By: Ste Rowen
On Saturday night at Houston’s Toyota Center, boxing’s youngest world champion returns to the ring as WBO junior middleweight belt-holder, Jaime Munguia takes on Takeshi Inoue, 13-0-1 (7KOs), in the third defence of the title he won just eight months ago.
Coming off a brilliant 2018 which was rounded off with a completely dominant third round stoppage of Brandon Cook, the 22-year-old Mexican, 31-0 (26KOs) has recently spoken about his future plans to move up to 160lb with many believing in the ‘very’ long term that Munguia is being setup for an all Mexican showdown with current middleweight king, Saul ‘Canelo Alvarez.
But, throughout this week and at the final pre-fight press conference, Jaime appears switched on and ready for the weekend,
‘‘This is my first time in Texas and the truth is, it feels like home here. We’re in good condition, and I wanna tell Inoue that the titles will not go to Japan. They will stay in Mexico and with the people who follow me.
I’m gonna be champion for a while.’’
Ranked #3 amongst the WBO’s 154lbers, the Japanese fighter has similar ambitions in mind to that of his namesake, WBA ‘Regular’ bantamweight champion, Naoya Inoue. Takeshi drew his professional debut with fellow debutant, Daishi Nagata back in 2014 but has since accumulated 13 straight victories including most recently, his standout victory over Japanese veteran, Yuki Nonaka via unanimous decision.
At the final media event before the weigh-in, the Tokyo native kept his message clear and concise,
‘‘I think Munguia is a great champion and I look forward to a great fight on Saturday night.
I have come here to bring the WBO belt back to Japan. ’’
Munguia is a champion with a mentality closer to famous faces of the past rather than a lot of the current crop of champions more than happy to fight once or twice a year, Jaime is talented with room to grow, but he’s clearly prepared to learn on the job having fought five times last year.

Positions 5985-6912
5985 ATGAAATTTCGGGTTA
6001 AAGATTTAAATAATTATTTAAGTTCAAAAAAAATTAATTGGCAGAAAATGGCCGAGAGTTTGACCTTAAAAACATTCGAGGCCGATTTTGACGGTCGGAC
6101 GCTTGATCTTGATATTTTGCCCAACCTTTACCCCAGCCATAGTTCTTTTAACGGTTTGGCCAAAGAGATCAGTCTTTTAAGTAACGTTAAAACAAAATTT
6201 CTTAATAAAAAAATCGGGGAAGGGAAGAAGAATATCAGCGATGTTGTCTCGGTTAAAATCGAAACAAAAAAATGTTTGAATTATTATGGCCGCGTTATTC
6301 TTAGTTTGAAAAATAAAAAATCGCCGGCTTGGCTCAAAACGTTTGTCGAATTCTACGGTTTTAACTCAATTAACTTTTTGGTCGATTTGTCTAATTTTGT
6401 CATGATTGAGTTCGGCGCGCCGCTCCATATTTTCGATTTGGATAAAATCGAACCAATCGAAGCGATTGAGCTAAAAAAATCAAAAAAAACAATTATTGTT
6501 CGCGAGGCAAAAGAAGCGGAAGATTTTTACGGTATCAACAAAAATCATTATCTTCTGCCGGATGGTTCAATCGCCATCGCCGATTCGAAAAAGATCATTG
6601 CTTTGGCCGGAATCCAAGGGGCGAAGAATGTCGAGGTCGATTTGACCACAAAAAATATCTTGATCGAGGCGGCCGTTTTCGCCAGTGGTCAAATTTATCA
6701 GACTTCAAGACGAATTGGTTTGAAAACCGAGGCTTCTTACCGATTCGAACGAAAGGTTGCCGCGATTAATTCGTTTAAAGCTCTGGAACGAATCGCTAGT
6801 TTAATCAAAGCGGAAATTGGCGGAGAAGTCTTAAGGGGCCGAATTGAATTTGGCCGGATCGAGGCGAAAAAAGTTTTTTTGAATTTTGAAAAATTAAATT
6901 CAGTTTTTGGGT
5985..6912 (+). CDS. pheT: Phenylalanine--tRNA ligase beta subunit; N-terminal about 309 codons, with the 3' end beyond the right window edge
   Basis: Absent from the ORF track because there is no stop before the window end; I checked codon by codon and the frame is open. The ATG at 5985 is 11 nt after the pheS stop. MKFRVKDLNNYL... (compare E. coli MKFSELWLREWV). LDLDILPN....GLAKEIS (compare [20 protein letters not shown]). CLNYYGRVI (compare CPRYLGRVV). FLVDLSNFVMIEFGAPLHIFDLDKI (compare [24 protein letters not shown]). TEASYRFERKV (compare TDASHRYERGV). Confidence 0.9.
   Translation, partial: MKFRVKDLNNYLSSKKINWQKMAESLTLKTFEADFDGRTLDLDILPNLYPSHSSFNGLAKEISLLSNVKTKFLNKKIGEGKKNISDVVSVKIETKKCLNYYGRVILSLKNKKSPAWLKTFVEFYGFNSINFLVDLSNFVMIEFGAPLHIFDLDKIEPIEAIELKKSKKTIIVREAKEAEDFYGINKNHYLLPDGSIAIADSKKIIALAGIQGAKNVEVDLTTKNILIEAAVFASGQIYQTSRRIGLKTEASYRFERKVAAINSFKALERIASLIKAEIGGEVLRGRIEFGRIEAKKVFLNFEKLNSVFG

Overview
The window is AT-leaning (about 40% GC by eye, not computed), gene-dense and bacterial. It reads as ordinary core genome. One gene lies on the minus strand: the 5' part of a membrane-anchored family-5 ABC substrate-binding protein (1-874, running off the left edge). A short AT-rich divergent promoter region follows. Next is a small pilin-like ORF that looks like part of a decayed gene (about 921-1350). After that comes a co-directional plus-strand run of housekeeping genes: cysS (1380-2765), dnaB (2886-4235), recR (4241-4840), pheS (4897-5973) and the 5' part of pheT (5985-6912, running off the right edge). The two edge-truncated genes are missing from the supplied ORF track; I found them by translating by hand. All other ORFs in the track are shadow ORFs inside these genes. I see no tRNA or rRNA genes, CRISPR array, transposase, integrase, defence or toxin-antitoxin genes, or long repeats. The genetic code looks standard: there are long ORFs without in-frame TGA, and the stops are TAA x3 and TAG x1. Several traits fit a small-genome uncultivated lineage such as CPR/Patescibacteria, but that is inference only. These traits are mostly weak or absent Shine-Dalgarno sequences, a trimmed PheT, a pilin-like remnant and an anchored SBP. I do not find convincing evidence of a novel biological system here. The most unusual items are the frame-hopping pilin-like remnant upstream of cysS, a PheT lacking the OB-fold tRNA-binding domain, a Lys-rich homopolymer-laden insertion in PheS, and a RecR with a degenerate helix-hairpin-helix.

With attributes capable of making it a rough night for the Mexican, Takeshi’s sweeping hooks, if landed, could trouble the champion but it’s the landing that’s the problem. All evidence so far seems to show a lumbering quality to the Japanese fighter that will leave him open to swift, brutal counters from the Mexican. It’s extremely difficult, considering Munguia’s resume of opponents so far, to see Takeshi having enough to knock his opponent out, or even down if given the chance.
Jaime may have fellow and former champions, Jarrett Hurd, Tony Harrison and Jermell Charlo in his sights, but, though unlikely, if he takes Saturday night’s opponent lightly, it could be a long night.
Jesus Rojas vs. Can Xu
With the WBA ‘Regular’ featherweight title on the line, Jesus Rojas of Puerto Rico comes up against Chinese ‘Monster’, Can Xu on the undercard.
Rojas, 26-2-2 (19KOs) is hoping to return to winning ways after dropping a 12-round unanimous decision loss to Joseph Diaz back in August last year, but despite defeat, the 32-year-old kept hold of the title due to Diaz weighing in over the 126lb limit.
With big fights in sight, Rojas is aiming for a showcase fight on Saturday,
‘‘I learned a lot from the Diaz fight.’’ The Puerto Rican told Boxing Scene. ‘‘I’m ready to show my head movement and an improved game plan.
Can Xu is a big fighter and it’s going to be a war…After about six rounds, I predict that I will end this fight by knockout.’’
The ‘big fighter’ Can Xu, 15-2 (2KOs) will be fighting in the US for the second time in a row having earnt an 8-round split decision win over Enrique Bernache back in September. His two defeats came in his first five professional fights but has since gone on a run of twelve straight wins despite quite clearly lacking sufficient power to keep the top featherweights wary.
For both the ‘Regular’ champ, Rojas and the WBA’s ranked #2, Can Xu the fight could represent a gateway-win that sets up a bout with one of the proper champions which includes, Leo Santa Cruz (WBA ‘Super), Gary Russell Jr (WBC), Josh Warrington (IBF) & Oscar Valdez (WBO).
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